Ryan Ly

A Second Home Gone Unnoticed

By Shelbylynn Willson, June 2016

When you think community, what comes to your mind? Mr. Despotakis states that a school community is “about the students, the environment, what happens in the school, and intriguing students to want to try.”

What is a community? A group of people living in the same place or having a particular characteristic in common. It’s also a feeling of fellowship with others, as a result of sharing common attitudes, interests and goals.

A good community means membership. This means everyone is welcomed and should see the same options as others, no one should feel lower than another, nor should some feel on top.

School provides equality, and equity. Influence, integration and fulfilment of needs are provided by participants such as teachers, who don’t necessarily have a say in defining the school as a community. Mr Despotakis, a former teacher, has seen what it’s like to see a school as a community from a teacher’s point of view, as well as a vice principal’s. A teacher’s role is primarily to teach; to be able to hold the answers to questions asked by the young people they’re trying to mould into better, kinder, smart young adults.

“As a vice principal now, I’m able to see the school from the office view, which is a greater view, I get to see the little things in our school, the social separation, the kindness coming from simple individual acts.” It’s a whole new show from up there, where it’s easy to spot change, it’s easy to spot what’s needed to change, and the ways to approach this.

Can we become more of a community? In fact, this year at Brookswood Secondary, a committee meeting was held in regards to the next school year; we’ll notice new key words around the environment, so expectations may be high.

I’m only one person, brought onto this planet about seventeen years ago; I was put into the system at about age four, never prepared, nor did I ever practice to be a friend to these other wondering minds. I felt stupid. I woke up to my older brother, who started school four years before me, not only putting on his shoes for school but also his armour for he was going to need a lot of it everyday. For some reason these kids figured it was their place to taunt, make fun of and pick on my dream of a brother. They were picking on my everything that I looked up to. Every weekday morning around eight I’d see this, until I felt it for myself on the last day of my innocence. What would the others think of me?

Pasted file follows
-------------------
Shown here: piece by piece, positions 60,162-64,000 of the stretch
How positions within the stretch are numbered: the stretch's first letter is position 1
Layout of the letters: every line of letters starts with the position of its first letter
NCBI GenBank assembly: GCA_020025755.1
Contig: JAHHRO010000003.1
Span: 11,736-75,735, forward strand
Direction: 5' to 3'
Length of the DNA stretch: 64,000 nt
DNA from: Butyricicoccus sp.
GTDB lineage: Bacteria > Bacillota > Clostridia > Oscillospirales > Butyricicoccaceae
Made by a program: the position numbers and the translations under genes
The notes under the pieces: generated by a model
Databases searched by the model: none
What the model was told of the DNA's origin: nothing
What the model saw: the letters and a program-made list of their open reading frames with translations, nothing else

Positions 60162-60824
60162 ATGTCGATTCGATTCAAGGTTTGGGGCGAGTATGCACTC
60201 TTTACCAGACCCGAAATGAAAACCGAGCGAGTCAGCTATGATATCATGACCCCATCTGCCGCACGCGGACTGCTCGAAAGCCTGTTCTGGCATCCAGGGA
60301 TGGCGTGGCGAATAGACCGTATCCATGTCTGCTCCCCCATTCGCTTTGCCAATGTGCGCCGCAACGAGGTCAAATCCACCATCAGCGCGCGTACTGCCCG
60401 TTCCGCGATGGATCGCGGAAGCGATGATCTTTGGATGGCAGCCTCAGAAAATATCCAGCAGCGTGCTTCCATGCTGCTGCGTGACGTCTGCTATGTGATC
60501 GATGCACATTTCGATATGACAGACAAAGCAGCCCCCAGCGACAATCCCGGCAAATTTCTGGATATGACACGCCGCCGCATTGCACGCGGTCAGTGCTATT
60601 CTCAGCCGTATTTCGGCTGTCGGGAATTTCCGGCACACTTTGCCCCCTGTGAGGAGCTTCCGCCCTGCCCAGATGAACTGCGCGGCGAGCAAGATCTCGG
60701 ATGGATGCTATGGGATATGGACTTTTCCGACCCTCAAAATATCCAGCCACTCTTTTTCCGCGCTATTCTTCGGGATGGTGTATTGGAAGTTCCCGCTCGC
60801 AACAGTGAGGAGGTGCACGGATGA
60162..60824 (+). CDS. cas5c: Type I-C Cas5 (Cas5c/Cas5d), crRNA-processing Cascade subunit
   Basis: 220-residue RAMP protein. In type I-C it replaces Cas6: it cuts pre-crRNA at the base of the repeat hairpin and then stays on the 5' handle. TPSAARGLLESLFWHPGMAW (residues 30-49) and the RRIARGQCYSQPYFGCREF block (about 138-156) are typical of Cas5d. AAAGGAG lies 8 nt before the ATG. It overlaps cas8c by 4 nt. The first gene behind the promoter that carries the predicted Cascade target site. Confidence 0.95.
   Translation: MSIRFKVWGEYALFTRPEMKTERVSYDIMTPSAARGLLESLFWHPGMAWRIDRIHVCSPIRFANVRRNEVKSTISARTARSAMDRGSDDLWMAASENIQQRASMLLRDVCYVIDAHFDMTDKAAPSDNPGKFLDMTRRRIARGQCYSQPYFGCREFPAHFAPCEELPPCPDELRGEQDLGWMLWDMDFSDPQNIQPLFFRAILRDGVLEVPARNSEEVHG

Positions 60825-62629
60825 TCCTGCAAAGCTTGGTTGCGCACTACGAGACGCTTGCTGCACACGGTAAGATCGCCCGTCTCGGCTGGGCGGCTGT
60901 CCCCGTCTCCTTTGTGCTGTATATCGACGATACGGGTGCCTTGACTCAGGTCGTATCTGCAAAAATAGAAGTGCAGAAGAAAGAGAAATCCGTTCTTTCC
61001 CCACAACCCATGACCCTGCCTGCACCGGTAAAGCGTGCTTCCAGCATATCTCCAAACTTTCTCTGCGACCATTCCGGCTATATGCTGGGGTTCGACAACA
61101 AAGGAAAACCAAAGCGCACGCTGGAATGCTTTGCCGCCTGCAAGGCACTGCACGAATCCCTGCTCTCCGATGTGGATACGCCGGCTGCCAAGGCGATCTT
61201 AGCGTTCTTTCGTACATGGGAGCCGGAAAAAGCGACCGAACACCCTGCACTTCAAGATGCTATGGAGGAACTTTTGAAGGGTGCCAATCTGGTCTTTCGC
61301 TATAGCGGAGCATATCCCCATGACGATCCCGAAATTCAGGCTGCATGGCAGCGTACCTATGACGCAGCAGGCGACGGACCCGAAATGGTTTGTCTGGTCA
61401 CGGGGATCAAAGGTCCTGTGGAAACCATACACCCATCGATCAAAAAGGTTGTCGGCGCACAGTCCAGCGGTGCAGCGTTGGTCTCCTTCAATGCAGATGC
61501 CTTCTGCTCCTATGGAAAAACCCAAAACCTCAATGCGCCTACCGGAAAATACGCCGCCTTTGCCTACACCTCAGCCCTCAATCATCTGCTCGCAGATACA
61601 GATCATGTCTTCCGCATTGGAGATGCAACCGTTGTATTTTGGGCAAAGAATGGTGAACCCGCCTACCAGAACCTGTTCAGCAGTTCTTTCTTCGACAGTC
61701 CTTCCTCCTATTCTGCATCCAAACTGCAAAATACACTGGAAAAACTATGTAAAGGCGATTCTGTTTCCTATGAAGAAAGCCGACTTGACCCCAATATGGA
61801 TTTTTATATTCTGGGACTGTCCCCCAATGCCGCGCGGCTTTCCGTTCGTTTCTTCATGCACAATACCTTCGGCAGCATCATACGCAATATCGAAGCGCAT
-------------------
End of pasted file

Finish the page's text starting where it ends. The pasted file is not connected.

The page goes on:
When is it time to take action on an issue? Mr Despotakis states that “The most important factor would be to make sure it’s functional for safety, to be a safe and suitable environment for the minds and bodies of our school.”

Although the school’s website may seem too picture-perfect, Bobcats Den is a good source to view if you want to see how our school really is, on the inside and the outside, during and after hours. Mr. Despotakis finds that the school website is a great way to represent our school as a community. Bobcats Den is run by Principal Moino, who goes around the school weekly and will snap photos, capturing laughing faces, and hard work in the process. He’ll capture images of a community, for which we have ourselves to thank. We must also be mindful of the school agenda, and the information that goes unread. The school dress code, the bell schedules, dates of certain events and a lot more are all found within the first twenty pages.

Your education is something you can build on or fight towards. A good attitude can build a greater community. We’ve been together since 1973, as an apparent community. Each new generation adding to the last, adding to Brookswood as a community, going forward with their young lives, curiously living as much as they can yet still surviving. School’s the first peek at a community that we ever see, the first glimpse into other lives besides our own families. Realizing the many opportunities that can potentially await you, depending on how you treat your days and self. Searching the world for your kind of right. Before an individual leaves their school life behind, that school life has shaped them in one way or another, whether it be by the people they surrounded themselves with or the way school treated them. A life in high school is finished in four years, and depending on how you treat yourself, the school and the people in it, it’s providing an image for not only you, but for everyone in that school. You get a sense of the entire building, all the souls present, not just in one class.